Artist2 Summer School in China 2008

July 12-18, 2008       Shanghai, China organised and funded by ARTIST 

Programme & Slides

Model-Based Testing for Embedded Systems

July 14th
Prof. Ed Brinksma
Embedded Systems Institute, Netherlands
slides available


The lecture on model-based testing for embedded systems will consist of four parts. First, we provide a general introduction to model-based testing, where we introduce basic terminology and concepts, and relate our approach to other model-based approaches to testing. In the second part we present the basic theory for the derivation of functional tests from models in the form of input/output transition systems. An important feature of the theory is that absence of response by an implementation is treated as a special kind of output, known as quiescence. We demonstrate the test derivation and excution tool TorX that is based on this theory. TorX supports so-called on-line test derivation, in which the continuation of a test case are calculated during its execution. In the third part we show how both theory and tool can be extended to include real-time behaviour in specifications, implementations and tests. The fourth, and final part of our lecture is devoted to the problem of test selection and coverage, i.e. the problem of how to express and measure the quality of finite test suites of selected test cases.

Networks for Embedded Control

July 15th
Prof. Luis Almeida
University of Aveiro, Portugal


The course will address the growing role of networks in control applications, from embedded control to process control, which led to the wide dissemination of distributed computer control systems (DCCS). Starting from the network, which is the central component in a DCCS, the course will focus on communication issues and associated timing aspects. This will allow understanding the impact that architectural options in the network side have on the services delivered to the application. Then, the course will look at the application side of DCCS and analyse the timing requirements and the impact of deviations. This latter aspect will build the motivation for higher operational flexibility in current DCCS, together with higher resource efficiency. The course will then address the impact imposed on the system architecture by such requirement for higher flexibility. Finally, several examples, real and simulated, will be used to illustrate the concepts presented along the course.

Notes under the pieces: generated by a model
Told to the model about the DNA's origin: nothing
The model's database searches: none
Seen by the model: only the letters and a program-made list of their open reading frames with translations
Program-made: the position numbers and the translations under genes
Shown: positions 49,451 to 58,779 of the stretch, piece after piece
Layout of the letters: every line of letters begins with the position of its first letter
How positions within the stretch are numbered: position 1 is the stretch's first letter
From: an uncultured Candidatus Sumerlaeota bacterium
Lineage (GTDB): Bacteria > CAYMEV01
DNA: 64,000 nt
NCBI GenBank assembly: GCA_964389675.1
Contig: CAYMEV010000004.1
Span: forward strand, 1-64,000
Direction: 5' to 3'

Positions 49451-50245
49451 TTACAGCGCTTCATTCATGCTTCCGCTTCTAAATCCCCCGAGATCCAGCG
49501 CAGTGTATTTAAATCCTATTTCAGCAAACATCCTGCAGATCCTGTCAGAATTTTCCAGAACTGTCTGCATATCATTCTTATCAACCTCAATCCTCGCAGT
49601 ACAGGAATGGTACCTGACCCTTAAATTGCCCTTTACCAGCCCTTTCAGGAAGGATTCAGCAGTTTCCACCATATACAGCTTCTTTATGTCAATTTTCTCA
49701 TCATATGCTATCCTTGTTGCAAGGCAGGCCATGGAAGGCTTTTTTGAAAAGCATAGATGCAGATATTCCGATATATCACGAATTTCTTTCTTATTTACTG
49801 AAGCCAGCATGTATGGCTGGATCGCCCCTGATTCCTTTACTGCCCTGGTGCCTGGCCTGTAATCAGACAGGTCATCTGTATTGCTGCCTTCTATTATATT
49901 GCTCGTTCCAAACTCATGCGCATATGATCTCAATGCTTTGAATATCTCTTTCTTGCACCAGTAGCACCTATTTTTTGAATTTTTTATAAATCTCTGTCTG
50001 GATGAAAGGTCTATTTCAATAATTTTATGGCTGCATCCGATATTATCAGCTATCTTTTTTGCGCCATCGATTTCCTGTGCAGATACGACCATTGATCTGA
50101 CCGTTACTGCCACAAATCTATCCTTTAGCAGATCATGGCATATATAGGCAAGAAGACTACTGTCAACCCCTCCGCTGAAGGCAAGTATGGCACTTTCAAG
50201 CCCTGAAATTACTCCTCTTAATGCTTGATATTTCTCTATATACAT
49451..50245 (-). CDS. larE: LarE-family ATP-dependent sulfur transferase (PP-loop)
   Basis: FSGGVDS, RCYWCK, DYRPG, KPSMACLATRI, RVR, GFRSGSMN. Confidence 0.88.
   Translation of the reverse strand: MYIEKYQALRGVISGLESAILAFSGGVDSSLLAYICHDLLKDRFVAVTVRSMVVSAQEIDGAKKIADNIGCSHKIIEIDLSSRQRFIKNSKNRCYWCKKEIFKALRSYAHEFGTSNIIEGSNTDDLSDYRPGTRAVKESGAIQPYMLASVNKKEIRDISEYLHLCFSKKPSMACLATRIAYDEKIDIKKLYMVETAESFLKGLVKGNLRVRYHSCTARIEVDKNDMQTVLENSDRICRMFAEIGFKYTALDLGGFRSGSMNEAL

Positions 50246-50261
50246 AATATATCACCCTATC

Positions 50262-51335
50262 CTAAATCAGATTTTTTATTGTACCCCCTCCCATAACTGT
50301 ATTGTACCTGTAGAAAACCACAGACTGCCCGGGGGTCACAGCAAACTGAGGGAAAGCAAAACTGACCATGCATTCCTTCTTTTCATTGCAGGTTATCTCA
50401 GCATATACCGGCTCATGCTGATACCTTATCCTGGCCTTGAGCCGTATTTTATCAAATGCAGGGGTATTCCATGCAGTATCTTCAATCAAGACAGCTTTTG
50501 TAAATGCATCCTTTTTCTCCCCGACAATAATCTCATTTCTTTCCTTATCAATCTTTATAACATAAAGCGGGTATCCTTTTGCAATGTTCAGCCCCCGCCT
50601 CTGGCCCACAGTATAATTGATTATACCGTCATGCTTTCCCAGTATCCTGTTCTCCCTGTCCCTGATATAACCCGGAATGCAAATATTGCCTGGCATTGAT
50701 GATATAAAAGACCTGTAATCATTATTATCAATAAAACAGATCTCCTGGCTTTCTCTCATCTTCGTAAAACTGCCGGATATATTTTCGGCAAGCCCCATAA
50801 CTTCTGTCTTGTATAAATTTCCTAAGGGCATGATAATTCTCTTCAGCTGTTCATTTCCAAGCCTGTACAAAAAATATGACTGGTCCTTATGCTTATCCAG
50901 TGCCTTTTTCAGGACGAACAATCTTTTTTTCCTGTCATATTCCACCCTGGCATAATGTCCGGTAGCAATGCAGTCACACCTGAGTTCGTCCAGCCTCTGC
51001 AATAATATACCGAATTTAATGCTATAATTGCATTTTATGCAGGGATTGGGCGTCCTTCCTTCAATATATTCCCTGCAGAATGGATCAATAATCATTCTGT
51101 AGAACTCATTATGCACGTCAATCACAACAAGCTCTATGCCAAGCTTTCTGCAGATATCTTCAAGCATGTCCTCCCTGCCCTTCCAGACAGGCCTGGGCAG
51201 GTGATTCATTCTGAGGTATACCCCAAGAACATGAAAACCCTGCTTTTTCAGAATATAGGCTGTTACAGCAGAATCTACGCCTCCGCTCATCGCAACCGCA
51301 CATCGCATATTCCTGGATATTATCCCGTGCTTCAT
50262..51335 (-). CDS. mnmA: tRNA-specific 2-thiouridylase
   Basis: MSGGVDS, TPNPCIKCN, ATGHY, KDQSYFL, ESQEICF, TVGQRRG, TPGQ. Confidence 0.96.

Designing a Compositional Real-Time Operating System

July 16th
Prof. Christoph Kirsch
University of Salzburg, Austria


This lecture is about the design and implementation of an open-source, real-time operating system called Tiptoe. A key feature of Tiptoe is that its process model is fully compositional in a temporal and spatial sense. For example, Tiptoe processes read sensors, compute something, allocate and free memory, write actuators but also access (virtual) disks and networks, all in real time, without affecting each others’ real-time behavior. Moreover, the Tiptoe system can predict in constant time remaining resource capacities such as the available CPU time, memory, and I/O bandwidth for end-to-end real-time guarantees on all relevant process activities. The strong temporal and spatial isolation of Tiptoe processes will enable more principled and scalable real-time and embedded software engineering. There are already encouraging research results obtained with our prototype implementation of a compositional and (constant-time) predictable, real-time process scheduler and memory management system, which, unlike existing approaches, also guarantees low bounds on memory fragmentation in real time. The lecture will give an overview of the Tiptoe system and then cover design principles and experimental results of the process model and scheduler as well as the memory management and I/O systems.

Predictable Response Times in Event-driven Real-time Systems

July 17th
Prof. Michael Gonzalez Harbour
University of Cantabria, Spain


This lecture is focused on the methods used to schedule event-driven real-time systems and to guarantee the predictability of their response times.
We will start by looking at simple single processor systems scheduled with fixed priorities, and we will then progress through dynamic scheduling and distributed systems.

We will briefly discuss the MAST modelling and analysis tools for schedulability analysis.

We will also review advanced flexible scheduling techniques that allow protection among different components of a complex application and provide the designer with services that facilitate building real-time applications at a higher level of abstraction.

Timed Automata and Extensions for Modeling, Verification and Synthesis

July 18th
Associate Prof. Jean François Raskin
Université Libre de Bruxelles, Belgium


In this course, we will first study the model of timed automata (as introduced by Rajeev Alur and David Dill) for modeling real-time systems at an abstract level.
We will study the foundations of that formalism as well as efficient data structures and algorithms which are used for their verification and implemented in tools like UppAal.

We will also consider the synthesis of timed controllers for timed automata. Then we will introduce weighted timed automata that extend timed automata with a notion of cost, and study the optimal-reachability problem and the optimal-control problem for those extended timed automata.

Daily Schedule
  • 8:45 welcome
  • 9:00 Lectures
  • 10:30 break
  • 11:00 Lectures
  • 12:30 lunch
  • 14:00 Lectures
  • 15:30 break
  • 16:00 Lectures
  • 17:30 close

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